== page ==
March 2, 2018

Community Developments: Implications of AFH Suspension, Modular Construction in NYC

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  • A new blog post by the Harvard Joint Center for Housing Studies (JCHS) examines the implications of HUD's decision to suspend for at least two years the requirement that jurisdictions submit the Assessment of Fair Housing (AFH). The blog notes that HUD’s suspension notice calls for jurisdictions to return to conducting Analysis of Impediments (AI) to fair housing choice, a process that both the U.S. Government Accountability Office (GAO) and HUD itself deemed to be highly flawed. The post also highlights that unlike an AFH, there is no standardized form or specific content required for an AI and jurisdictions are not required to submit their AIs to HUD for review and approval. The blog post urges jurisdictions to carefully weigh the risk that the delay could be reversed before 2020, as well as their duty to Affirmatively Further Fair Housing as they determine how to conduct their new AIs. (JCHS, March 2)
     
  • The New York City Department of Housing Preservation and Development (HPD) is seeking partners to build low-income and senior housing using modular construction, a technique in which prefabricated modular units are rapidly assembled on site. Yesterday HPD released a Request for Information (RFI) seeking general industry input into urban multifamily modular construction, as well as a Request for Expressions of Interest (RFEI) for modular affordable housing construction on private sites or public sites where modular construction could be utilized. The city’s goal is to support the use of innovative modular design and technology that lowers costs and waste, while increasing the speed of construction of affordable housing. (HPD, March 1) 
     
  • Yesterday the Senate passed a motion to send legislation that would revise and eliminate key parts of The Dodd-Frank Wall Street Reform and Consumer Protection Act to the floor for a vote. The bill (S. 2155), which is sponsored by Senate Banking Committee Chairman Mike Crapo (R-Idaho), would ease regulations on smaller financial institutions and relieve them from federal stress tests and stricter oversight. The bill has nearly 20 co-sponsors on both sides of the aisle. (Bloomberg Politics, March 1) 
     
  • An article in CityLab highlights a new analysis by the University of Bristol, U.K., and the Nature Conservancy, which shows that FEMA’s maps only account for one-third of the total population that is exposed to serious flooding. FEMA estimates that 13 million Americans live in a 100-year flood plain, but the analysis puts that number at 41 million. A 100-year flood describes an extreme flooding event that has a one-percent chance of occurring in any year. The analysis also estimates that the share of Americans who live in a 100-year flood plain will increase by 2.5 percent to 15.8 percent between 2018 and 2050. (CityLab, March 2)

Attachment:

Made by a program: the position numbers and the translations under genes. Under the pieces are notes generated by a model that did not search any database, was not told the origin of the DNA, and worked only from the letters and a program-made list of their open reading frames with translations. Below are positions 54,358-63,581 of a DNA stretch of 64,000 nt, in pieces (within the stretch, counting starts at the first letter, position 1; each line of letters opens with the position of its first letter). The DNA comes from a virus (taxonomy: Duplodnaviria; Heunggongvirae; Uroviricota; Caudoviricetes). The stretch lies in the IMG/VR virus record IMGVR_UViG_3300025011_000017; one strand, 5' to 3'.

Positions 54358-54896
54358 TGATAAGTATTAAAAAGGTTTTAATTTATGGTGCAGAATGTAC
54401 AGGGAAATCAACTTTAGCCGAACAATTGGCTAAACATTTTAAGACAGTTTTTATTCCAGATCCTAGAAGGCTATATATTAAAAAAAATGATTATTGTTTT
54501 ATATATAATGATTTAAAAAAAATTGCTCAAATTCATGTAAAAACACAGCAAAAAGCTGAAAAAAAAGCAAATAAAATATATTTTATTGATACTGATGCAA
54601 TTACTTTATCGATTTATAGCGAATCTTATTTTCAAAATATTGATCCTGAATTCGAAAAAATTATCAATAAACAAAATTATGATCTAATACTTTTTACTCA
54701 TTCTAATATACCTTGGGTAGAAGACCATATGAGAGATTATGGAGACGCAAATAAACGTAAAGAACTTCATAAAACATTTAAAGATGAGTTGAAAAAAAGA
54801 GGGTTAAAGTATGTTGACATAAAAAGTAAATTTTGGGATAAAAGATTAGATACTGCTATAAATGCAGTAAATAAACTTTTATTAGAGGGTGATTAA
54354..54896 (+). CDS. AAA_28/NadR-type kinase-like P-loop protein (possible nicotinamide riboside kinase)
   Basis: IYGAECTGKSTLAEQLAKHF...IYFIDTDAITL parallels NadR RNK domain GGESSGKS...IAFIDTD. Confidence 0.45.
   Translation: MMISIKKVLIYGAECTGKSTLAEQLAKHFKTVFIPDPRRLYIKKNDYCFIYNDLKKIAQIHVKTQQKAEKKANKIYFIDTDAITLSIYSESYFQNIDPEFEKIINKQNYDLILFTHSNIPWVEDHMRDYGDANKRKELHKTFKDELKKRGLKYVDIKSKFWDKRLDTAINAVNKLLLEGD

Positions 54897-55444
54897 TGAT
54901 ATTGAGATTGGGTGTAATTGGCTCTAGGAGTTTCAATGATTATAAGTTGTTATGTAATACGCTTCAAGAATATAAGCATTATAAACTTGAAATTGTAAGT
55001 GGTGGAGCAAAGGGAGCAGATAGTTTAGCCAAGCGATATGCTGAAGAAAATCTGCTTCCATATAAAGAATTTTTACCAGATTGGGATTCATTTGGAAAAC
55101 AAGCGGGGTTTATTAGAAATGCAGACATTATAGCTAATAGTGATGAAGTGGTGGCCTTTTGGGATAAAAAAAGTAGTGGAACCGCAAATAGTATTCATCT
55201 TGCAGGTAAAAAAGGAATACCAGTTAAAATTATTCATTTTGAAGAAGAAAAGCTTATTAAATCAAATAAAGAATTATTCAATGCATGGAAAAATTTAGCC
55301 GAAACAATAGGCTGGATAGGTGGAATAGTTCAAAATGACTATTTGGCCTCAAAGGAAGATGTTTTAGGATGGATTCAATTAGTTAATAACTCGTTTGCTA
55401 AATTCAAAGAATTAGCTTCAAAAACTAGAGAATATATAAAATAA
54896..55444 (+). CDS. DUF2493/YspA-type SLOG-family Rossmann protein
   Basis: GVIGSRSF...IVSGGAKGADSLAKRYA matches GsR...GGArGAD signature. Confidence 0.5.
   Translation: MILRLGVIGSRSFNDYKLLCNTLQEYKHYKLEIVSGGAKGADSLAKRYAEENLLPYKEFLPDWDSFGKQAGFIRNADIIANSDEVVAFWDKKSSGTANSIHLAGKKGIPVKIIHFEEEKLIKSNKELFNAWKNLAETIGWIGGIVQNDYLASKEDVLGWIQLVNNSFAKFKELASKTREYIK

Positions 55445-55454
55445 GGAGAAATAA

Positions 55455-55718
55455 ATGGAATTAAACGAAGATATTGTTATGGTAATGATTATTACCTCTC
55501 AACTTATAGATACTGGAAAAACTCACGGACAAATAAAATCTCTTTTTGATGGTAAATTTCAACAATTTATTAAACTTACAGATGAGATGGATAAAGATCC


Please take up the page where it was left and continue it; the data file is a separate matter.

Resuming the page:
In Case You Missed It

  • Last month the White House released the President’s fiscal year (FY) 2019 budget request, which calls for slashing funding for HUD 14 percent from current funding levels to $41.2 billion. It proposes to eliminate funding for Section 4 Capacity Building for Affordable Housing and Community Development (Section 4), HOME Investment Partnerships (HOME), Community Development Block Grants (CDBG), the Community Development Financial Institutions (CDFI) Fund, Choice Neighborhoods Initiative and the Public Housing Capital Fund. The Campaign for Housing and Community Development Funding (CHCDF), a coalition of more than 70 national organizations including Enterprise Community Partners, is circulating a sign-on letter asking Members of Congress to ensure that affordable housing and community development programs receive the highest allocation of discretionary funds possible. The deadline to sign the letter is March 16.

For the latest housing and community development news and notes, follow the Enterprise policy team on Twitter: @E_Housing Policy and subscribe to the Capitol Express Newsletter. The Enterprise Public Policy team works to safeguard, expand and improve programs that end housing insecurity. Learn more about our public policy efforts.

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